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Battersea Power Station ceased all production of electricity in 1983 leaving the Electricity Board with the problem of what to do with the building. They had planned, before the Grade 2 listing was conferred, that demolition and sale of the 15 acres of land would bring "welcome revenue" but they were now left with the high costs of preserving the building instead. To rid themselves of this responsibility they decided to offer the Power Station for any alternative use that they deemed financially viable. They held a competition in 1983 to encourage developers to submit ideas and from a short-list of 10 schemes, a panel of experts lead by Sir Hugh Casson chose an idea for a theme park based on episodes from Britain's industrial history as the only financially viable entry.

The Electricity Board had made a token attempt to involve the local community in the competition with a separate section for schools and other organisations to submit their ideas but there was no question that this section could win the competition.

Local people were allowed to vote on the different schemes through a self selecting ballot but the result was not to influence the panel, and an area of a mere 10,000 square feet was to be for the communities use in any winning scheme.

Local people had worked hard to make it the most efficient power station, many devoting their entire working lives to the success of the station. The surrounding area, largely housing estates for working people, would be affected by any new use for the station.

View from gas holder

The Roche Consortium and John Broome

The competition in 1983 was won by a consortium of builders banks and architects brought together specifically for the event by Sir David Roche.  John Broome, the owner of Alton Towers theme park, was a member of the consortium. Soon after the competition, Broome took control of the organisation. He then changed the emphasis of the proposed development by using American theme parks as his model requiring 2 million customers a year for profitability with an estimated cost of £35 million.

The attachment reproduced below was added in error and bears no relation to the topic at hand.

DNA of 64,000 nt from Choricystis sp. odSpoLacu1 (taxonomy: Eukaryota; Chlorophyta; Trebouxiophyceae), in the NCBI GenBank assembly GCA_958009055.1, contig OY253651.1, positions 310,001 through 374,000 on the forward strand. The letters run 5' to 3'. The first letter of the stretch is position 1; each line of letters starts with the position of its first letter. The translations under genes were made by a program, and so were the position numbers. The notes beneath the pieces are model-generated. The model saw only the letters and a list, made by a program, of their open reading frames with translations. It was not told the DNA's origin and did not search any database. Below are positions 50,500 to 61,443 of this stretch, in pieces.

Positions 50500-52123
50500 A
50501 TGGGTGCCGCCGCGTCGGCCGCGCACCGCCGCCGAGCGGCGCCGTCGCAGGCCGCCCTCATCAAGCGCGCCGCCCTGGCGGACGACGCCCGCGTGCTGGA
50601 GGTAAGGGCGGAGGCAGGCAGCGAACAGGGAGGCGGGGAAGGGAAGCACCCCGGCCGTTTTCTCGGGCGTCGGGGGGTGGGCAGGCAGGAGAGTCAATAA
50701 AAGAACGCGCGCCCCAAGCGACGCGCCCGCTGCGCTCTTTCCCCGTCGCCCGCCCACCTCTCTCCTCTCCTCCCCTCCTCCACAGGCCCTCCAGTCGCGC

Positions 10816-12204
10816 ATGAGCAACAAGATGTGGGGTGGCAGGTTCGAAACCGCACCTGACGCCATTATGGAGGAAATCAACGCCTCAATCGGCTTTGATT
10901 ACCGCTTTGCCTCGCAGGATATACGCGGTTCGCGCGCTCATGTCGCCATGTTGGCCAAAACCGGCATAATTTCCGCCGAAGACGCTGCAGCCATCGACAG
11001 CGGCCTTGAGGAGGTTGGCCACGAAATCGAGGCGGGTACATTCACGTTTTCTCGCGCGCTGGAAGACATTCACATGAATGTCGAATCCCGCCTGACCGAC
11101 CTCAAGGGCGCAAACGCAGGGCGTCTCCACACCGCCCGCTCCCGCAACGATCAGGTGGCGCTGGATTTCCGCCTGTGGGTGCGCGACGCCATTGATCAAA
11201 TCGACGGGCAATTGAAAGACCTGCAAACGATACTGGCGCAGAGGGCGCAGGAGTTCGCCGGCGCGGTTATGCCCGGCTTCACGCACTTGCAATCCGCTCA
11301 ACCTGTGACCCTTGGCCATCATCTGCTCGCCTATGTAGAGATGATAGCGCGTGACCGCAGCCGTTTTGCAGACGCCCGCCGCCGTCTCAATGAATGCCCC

The gullible Conservative local council supported the theme park and and gave Broome planning permission in May 1986. They ignored the evidence from Battersea Power Station Community Group that traffic would make the roads impassable. The claim that 4,000 new jobs would be created was a 10 fold exaggeration and that £35 million was not enough to pay for the extravagant proposal.

After securing finance, John Broome purchased the site in 1987 for £1.5 million and work started. However, costs quickly escalated, reaching £230 million by January 1989. Work stopped in March 1989 leaving the Power Station in its present semi-derelict and exposed state. Since that date it has languished without a roof, it's steel work exposed to the elements and it's foundations prone to flooding.

In March 1990, Broome returned to the local council with a plan for 1.5 million sq.ft. of offices, a 1,000 bedroom hotel and 100,000 sq.ft. of shops to surround the Power Station to try and maximise the potential of the land. Planning permission was granted in August 1990 even though 14 independent organisations ranging from English Heritage and the Thirties Society to all adjacent Councils and the Community Group severely criticised the plans.

Battersea Leisure notice board

Despite receiving planning permission, no further work took place between 1990 and 1993.
In 1993 the Bank of America were paid approximately £10 million to by a Hong Kong based development company to take a controlling interest in the site.

North west chimney c1990

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